How to Ramp Up Your GMAT Prep

We need every edge we can get.

Every prospective student is looking for some advantage for their application to business school whether it’s a unique personal story, unique work experience, or a slightly stronger GMAT score. To gain that edge, we have to dedicate our time and energy. There’s no way to fake it.

The GMAT is no exception. We have to allocate our time wisely and focus our energies efficiently to gain that edge. To ramp up your GMAT prep and gain that edge, I have four pieces of advice. You’ll find that these tips will supercharge your prep and better prepare you for test day.

Quality Test Prep Material

Nothing can boost test prep like using quality materials. The market is suffuse with materials that are mediocre to terrible. Bad materials mean insufficient prep and lead to poor test scores. It’s not just that the materials don’t mimic the GMAT; if they aren’t created with rigor and constantly improved, these materials can be downright misleading.

Step back a moment and assess your materials. Are you using one of the best GMAT books? Or do you rely on questions posted to forums, such as Beat the GMAT and GMAT Club. Don’t expect to hit your stride in the weeks before the test if you haven’t prepped with the best of the best. Find the best materials now so you aren’t one of the 20% of students who retake the GMAT.

Wind Sprints—Not Marathons

Bad study habits dampen success—not ramp it up. The trouble, though, is that many students don’t know that they’ve adopted bad study habits. They believed a myth and haven’t thought to question its validity since. Let’s dispel it: long study sessions don’t work!

Students tell me they study eight hours a day and are still not improving. My first recommendation is to stop studying eight hours a day. Long sessions of studying don’t help students learn more; it’s a fallacy to think that more time equals more learning.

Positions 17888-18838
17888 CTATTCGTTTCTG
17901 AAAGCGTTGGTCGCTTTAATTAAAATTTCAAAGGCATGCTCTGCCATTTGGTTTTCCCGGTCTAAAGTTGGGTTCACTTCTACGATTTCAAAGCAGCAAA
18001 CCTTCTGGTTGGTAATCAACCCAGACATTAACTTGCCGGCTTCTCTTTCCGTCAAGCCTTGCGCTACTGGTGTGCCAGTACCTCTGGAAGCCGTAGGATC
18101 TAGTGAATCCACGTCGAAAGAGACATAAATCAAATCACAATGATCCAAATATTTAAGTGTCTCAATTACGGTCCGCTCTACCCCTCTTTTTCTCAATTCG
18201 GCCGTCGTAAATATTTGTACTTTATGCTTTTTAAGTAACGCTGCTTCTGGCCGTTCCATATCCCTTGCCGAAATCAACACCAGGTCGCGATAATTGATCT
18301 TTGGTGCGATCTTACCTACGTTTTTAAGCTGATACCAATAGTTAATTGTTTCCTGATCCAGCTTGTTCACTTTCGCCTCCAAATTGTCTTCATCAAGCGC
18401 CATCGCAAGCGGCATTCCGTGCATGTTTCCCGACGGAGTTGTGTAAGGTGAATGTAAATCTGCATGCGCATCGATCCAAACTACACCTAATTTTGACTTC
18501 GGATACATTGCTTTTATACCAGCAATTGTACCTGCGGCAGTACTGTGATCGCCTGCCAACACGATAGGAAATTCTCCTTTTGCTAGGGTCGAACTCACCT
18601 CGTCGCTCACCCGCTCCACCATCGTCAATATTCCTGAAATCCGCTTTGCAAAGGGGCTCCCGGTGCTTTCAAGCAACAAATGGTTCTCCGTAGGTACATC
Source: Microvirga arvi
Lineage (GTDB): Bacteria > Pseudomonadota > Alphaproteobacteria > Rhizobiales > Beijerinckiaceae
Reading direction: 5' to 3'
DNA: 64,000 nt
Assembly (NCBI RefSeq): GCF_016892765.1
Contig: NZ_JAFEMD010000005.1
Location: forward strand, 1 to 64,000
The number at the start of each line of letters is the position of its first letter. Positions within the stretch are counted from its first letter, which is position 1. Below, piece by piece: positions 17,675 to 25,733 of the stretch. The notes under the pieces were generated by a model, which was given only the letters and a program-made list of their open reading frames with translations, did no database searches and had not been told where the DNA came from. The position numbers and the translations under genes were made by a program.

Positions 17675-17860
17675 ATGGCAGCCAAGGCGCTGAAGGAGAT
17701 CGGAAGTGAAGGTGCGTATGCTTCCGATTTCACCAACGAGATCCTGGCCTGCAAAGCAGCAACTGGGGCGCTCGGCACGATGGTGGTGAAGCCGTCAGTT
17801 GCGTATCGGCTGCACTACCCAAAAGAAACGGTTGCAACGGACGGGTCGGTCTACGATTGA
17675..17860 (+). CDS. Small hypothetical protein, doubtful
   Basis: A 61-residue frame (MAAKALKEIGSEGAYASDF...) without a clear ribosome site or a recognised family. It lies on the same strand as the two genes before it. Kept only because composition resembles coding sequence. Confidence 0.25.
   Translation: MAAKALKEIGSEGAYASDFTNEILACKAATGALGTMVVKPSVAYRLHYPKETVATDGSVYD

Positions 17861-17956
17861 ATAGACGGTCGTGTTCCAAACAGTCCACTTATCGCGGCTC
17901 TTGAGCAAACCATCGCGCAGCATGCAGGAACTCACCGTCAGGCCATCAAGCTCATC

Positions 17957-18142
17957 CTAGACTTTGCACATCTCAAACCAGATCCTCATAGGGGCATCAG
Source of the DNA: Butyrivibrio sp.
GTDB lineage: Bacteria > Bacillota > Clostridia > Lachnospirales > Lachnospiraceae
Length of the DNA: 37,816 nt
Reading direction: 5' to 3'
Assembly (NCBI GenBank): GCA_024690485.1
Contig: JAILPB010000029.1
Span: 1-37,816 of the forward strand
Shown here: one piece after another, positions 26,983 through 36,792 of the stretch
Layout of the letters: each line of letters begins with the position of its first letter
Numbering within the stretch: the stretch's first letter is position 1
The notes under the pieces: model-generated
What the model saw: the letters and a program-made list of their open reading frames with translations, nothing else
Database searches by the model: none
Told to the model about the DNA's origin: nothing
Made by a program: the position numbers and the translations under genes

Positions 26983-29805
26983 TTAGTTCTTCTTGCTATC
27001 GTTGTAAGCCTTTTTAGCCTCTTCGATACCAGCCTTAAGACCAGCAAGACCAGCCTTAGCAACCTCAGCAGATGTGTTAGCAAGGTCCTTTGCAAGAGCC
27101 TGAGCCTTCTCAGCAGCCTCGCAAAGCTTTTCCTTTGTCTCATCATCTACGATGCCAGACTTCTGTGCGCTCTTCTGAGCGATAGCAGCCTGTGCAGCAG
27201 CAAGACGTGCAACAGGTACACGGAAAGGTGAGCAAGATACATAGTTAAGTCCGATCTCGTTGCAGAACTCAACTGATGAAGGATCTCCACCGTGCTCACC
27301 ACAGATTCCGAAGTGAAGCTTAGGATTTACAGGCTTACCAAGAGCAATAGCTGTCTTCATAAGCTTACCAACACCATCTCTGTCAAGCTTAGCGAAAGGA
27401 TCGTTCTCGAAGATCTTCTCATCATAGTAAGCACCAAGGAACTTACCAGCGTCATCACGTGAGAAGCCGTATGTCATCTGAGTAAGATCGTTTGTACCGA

They need to stop running long distances and practice their wind sprints. Plenty of research shows that short bursts of focus and learning outweigh long periods of study.

Let’s say you want to study 12 hours a week. Plan on four sessions, three hours each, and after each hour take a 10 minute break. Better yet, budget six sessions, two hours each. Studying in this way encourages spaced repetition, which is shown to improve the long-term retention of information. Instead of doing everything in a six hour period, you give your mind time to rest and incorporate the information into long-term memory.

As counterintuitive as it may sound, short bursts are better than marathons.

Set a Timer

One of the biggest misconceptions is that students think their abilities untimed are the same timed. Many students do not make time a part of their prep and pay the price on test day. Or students wait too long to start practicing under time pressure and realize that they are in trouble. So as soon as possible, set a timer when solving practice problems.

Choose a set of five questions and try to finish them in ten minutes. If this is too difficult at first, that is, you can’t even get close, set the timer for thirteen minutes. Even though this is more time than you should take to solve a problem, at least you have a timer on and you are practicing your pacing. As you progress, dial down the time until you are at a good pace—about nine minutes for five Verbal questions and about ten minutes for five Quant questions.

Spend Time Studying—Not Planning

Time management doesn’t refer only to pacing on the test. It also refers to how we spend our study time. As little time should be spent planning your studies. Front-load all your planning so that you don’t have to do it every session. Decide what to do each day based on your materials and how much time you have. Use a study schedule created by experts, or base your study schedule on their recommendations.

As you will see in the study schedules, each day is broken into parts. Work on multiple skills in a single study session. This is the best way to study and the best way to learn. Ramp up your studies with more focused study.


Every applicant to business school is looking for that unique advantage. With the GMAT, it’s no different. Take these suggestions and ramp up your study sessions. Grab quality materials, aim for focused, short bursts of study, start practicing your timing, and get all your planning out of the way so you can spend more time actually studying. Start implementing them now to improve your chances for success on test day.



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